This is somewhat similar of God’s knowledge of the future, including future contingents and counterfactuals. It seems that that same issue creeps up--if I know everything you are thinking (assuming there is a stream of thoughts [which can be sequential but not necessarily in time] if time is relational), then how is it that there can be a relationship. It’s as if there is too much of a relationship. That is, you can can label this as the problem of omniscience and trintarian inter-personal relationship.

Keith

    Dr. craig’s response


    A [

    Thanks, Keith, for the encouraging words! I see you’ve been bitten by the “time bug,” too! Many of my students and colleagues at Talbot have been similarly smitten, and it amazes me how questions of time come up constantly in my Defenders class with ordinary laymen as well. Next to the concept of God, I think the concept of time is the most fascinating and mind-expanding subject you can contemplate!

    It may have been just a slip on your part, but you misstated my view of divine eternity, which is that God is timeless sans creation and temporal with (or since the moment of) creation. Again, I don’t hold that God sans creation is immutable, but rather that He is changeless. Changelessness is a de facto, not a modal, property; that is to say, something can be in fact changeless even though it has the capacity or power to change. Since I think God does change in creating the universe, I take His changelessness sans creation to be merely a contingent property which He sheds at the moment of creation.

    So your question is how the three persons of the Trinity can be both personal and timeless. The easy answer would be to say, “Simply by being changeless!” On a relational view of time, there is no before and after in such a changeless state, and therefore no time. But what you’re really asking is whether personal relations can be changeless. Well, why not? According to the classic doctrine of perichoresis, the three persons of the Trinity share mutual love, knowledge, and will. Take love. Why can’t two persons love each other changelessly? I don’t find this at all conceptually difficult. I just don’t see any difficulty in there being unconditional, positive regard and even emotional attachment between two unchanging persons. Again, it doesn’t take any time to know something. So two persons could know each other intimately and thoroughly without changing. And volition: two unchanging persons can will the same thing in a changeless way. Change just doesn’t seem necessary for two persons to relate in the way perichoresis requires.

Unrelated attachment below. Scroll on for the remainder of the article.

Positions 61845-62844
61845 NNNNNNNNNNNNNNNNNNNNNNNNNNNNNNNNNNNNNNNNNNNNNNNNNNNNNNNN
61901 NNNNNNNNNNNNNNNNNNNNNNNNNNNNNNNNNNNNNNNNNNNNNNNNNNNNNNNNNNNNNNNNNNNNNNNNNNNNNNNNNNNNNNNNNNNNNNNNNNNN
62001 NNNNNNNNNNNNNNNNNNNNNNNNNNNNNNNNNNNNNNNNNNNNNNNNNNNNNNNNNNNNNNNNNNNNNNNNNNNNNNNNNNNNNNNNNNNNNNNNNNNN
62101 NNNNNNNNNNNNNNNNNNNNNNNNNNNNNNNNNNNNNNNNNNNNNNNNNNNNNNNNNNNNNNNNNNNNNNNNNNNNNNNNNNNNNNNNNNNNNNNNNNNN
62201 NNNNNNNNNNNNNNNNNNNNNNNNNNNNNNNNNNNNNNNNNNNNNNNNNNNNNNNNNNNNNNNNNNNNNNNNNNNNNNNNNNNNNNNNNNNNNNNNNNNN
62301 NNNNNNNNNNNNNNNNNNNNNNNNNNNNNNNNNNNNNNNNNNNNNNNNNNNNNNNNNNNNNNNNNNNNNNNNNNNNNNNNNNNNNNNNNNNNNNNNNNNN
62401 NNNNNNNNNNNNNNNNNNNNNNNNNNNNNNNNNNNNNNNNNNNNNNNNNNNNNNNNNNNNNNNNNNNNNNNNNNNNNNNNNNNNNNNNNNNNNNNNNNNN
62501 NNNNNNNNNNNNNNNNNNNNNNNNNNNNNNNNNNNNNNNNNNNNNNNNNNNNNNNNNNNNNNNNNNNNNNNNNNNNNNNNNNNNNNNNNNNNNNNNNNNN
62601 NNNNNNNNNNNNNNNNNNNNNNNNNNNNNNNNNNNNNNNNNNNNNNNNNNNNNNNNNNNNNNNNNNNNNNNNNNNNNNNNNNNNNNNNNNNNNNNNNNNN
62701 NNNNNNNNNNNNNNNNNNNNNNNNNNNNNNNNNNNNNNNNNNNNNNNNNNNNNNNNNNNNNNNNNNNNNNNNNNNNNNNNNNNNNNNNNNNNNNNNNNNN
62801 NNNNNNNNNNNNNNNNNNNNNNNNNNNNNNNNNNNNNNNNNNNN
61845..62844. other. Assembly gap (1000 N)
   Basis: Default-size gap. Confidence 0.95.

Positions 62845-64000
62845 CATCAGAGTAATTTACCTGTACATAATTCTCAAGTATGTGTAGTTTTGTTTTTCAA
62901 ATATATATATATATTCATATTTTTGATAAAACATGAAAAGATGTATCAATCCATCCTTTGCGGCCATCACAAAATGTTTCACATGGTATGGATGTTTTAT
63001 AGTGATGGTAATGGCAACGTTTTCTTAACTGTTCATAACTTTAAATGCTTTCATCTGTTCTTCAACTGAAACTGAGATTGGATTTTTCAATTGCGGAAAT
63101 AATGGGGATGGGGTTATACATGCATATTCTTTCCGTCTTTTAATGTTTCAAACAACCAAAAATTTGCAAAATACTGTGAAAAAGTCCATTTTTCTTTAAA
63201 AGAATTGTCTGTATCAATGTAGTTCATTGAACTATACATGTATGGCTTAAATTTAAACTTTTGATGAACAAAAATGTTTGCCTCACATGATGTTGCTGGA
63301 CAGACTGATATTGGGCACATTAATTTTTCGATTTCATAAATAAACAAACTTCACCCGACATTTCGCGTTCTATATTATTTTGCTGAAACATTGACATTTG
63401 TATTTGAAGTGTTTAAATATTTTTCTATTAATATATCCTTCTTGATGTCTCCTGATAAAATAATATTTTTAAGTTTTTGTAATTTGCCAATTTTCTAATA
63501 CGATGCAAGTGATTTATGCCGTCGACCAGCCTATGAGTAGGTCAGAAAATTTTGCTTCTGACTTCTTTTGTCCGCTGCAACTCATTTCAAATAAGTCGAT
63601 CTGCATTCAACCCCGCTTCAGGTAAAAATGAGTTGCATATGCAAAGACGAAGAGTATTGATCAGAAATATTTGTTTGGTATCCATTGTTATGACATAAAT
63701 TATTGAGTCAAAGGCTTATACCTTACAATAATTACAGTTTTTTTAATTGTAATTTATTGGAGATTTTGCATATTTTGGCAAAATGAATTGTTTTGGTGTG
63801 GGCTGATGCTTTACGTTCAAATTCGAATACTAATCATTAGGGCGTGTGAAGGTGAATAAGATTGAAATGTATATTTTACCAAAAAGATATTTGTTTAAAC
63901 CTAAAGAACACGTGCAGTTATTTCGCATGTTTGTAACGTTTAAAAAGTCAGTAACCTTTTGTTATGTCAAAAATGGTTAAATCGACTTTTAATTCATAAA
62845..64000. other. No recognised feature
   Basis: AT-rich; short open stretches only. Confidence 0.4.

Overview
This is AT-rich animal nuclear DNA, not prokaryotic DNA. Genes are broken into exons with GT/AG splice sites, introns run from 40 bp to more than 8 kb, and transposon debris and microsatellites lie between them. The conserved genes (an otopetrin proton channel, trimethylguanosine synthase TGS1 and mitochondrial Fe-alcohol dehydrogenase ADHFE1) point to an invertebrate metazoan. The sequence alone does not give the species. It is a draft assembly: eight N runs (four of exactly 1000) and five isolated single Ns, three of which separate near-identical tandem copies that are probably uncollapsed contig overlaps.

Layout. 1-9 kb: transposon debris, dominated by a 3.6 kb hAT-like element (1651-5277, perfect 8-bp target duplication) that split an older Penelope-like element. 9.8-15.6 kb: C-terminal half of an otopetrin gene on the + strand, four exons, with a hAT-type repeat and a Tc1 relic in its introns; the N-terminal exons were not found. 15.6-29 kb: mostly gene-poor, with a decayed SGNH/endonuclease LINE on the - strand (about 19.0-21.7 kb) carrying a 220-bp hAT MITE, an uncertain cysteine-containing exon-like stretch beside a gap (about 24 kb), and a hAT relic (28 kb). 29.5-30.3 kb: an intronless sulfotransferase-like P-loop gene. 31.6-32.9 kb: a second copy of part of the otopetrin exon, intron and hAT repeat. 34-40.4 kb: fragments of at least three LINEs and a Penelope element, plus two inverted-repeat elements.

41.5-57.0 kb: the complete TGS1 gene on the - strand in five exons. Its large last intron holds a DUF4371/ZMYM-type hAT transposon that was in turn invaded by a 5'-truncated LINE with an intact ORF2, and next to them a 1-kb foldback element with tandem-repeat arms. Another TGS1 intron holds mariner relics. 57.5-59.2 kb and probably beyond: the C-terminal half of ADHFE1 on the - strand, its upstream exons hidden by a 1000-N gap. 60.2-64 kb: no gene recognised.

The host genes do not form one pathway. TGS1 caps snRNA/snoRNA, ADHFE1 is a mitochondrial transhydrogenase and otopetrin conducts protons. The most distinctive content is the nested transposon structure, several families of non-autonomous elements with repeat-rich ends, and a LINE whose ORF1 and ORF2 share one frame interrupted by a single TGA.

It seems to me that your real stumbling block arises, as you seem to recognize, because of an overly anthropomorphic conception of God, that is, you think of Him in finite, human terms (or as one British journalist recently put it, as some sort of chap). Certainly being related as I have described to any finite good would be unfulfilling and perhaps even torturous. But God is infinite goodness and love. That is why He, and He alone, can satisfy our deepest longings forever and never become boring. He is inexhaustible in His greatness and therefore the proper object of His own desires. Thus, it is unthinkable that the Father could ever become bored of the Son! They don’t need to talk and tell jokes to entertain themselves.

    So what you’ve really stumbled upon, it seems to me, is an argument for God’s infinitude from divine timelessness and changelessness.

    - William Lane Craig